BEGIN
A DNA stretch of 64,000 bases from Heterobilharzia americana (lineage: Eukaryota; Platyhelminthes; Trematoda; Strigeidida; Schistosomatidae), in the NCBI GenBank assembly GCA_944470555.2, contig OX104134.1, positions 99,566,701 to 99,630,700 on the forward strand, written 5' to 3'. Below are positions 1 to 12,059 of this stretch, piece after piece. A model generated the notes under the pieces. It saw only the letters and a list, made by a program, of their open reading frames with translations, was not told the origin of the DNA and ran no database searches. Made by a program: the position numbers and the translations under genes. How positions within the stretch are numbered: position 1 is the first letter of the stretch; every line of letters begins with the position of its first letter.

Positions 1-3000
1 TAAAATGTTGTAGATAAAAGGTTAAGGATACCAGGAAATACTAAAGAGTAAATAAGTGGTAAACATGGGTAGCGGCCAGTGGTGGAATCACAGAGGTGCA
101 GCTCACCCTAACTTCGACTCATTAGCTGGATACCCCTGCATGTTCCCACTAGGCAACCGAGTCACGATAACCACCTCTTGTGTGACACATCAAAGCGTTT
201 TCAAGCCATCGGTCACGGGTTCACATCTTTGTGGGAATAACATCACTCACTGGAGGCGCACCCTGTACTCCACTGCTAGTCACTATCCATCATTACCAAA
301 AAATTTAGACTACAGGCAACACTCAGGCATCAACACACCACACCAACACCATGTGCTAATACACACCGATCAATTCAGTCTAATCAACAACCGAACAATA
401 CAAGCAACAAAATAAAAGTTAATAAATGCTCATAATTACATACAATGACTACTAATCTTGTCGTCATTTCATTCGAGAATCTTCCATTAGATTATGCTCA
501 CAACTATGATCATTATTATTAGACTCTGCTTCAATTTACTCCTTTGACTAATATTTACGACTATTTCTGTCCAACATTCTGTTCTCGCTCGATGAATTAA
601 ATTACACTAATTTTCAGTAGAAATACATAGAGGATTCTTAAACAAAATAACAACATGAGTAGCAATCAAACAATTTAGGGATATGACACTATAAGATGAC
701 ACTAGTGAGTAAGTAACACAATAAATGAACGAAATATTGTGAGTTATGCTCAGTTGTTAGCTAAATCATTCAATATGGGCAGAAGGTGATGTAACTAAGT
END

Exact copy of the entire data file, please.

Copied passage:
A DNA stretch of 64,000 bases from Heterobilharzia americana (lineage: Eukaryota; Platyhelminthes; Trematoda; Strigeidida; Schistosomatidae), in the NCBI GenBank assembly GCA_944470555.2, contig OX104134.1, positions 99,566,701 to 99,630,700 on the forward strand, written 5' to 3'. Below are positions 1 to 12,059 of this stretch, piece after piece. A model generated the notes under the pieces. It saw only the letters and a list, made by a program, of their open reading frames with translations, was not told the origin of the DNA and ran no database searches. Made by a program: the position numbers and the translations under genes. How positions within the stretch are numbered: position 1 is the first letter of the stretch; every line of letters begins with the position of its first letter.

Positions 1-3000
1 TAAAATGTTGTAGATAAAAGGTTAAGGATACCAGGAAATACTAAAGAGTAAATAAGTGGTAAACATGGGTAGCGGCCAGTGGTGGAATCACAGAGGTGCA
101 GCTCACCCTAACTTCGACTCATTAGCTGGATACCCCTGCATGTTCCCACTAGGCAACCGAGTCACGATAACCACCTCTTGTGTGACACATCAAAGCGTTT
201 TCAAGCCATCGGTCACGGGTTCACATCTTTGTGGGAATAACATCACTCACTGGAGGCGCACCCTGTACTCCACTGCTAGTCACTATCCATCATTACCAAA
301 AAATTTAGACTACAGGCAACACTCAGGCATCAACACACCACACCAACACCATGTGCTAATACACACCGATCAATTCAGTCTAATCAACAACCGAACAATA
401 CAAGCAACAAAATAAAAGTTAATAAATGCTCATAATTACATACAATGACTACTAATCTTGTCGTCATTTCATTCGAGAATCTTCCATTAGATTATGCTCA
501 CAACTATGATCATTATTATTAGACTCTGCTTCAATTTACTCCTTTGACTAATATTTACGACTATTTCTGTCCAACATTCTGTTCTCGCTCGATGAATTAA
601 ATTACACTAATTTTCAGTAGAAATACATAGAGGATTCTTAAACAAAATAACAACATGAGTAGCAATCAAACAATTTAGGGATATGACACTATAAGATGAC
701 ACTAGTGAGTAAGTAACACAATAAATGAACGAAATATTGTGAGTTATGCTCAGTTGTTAGCTAAATCATTCAATATGGGCAGAAGGTGATGTAACTAAGT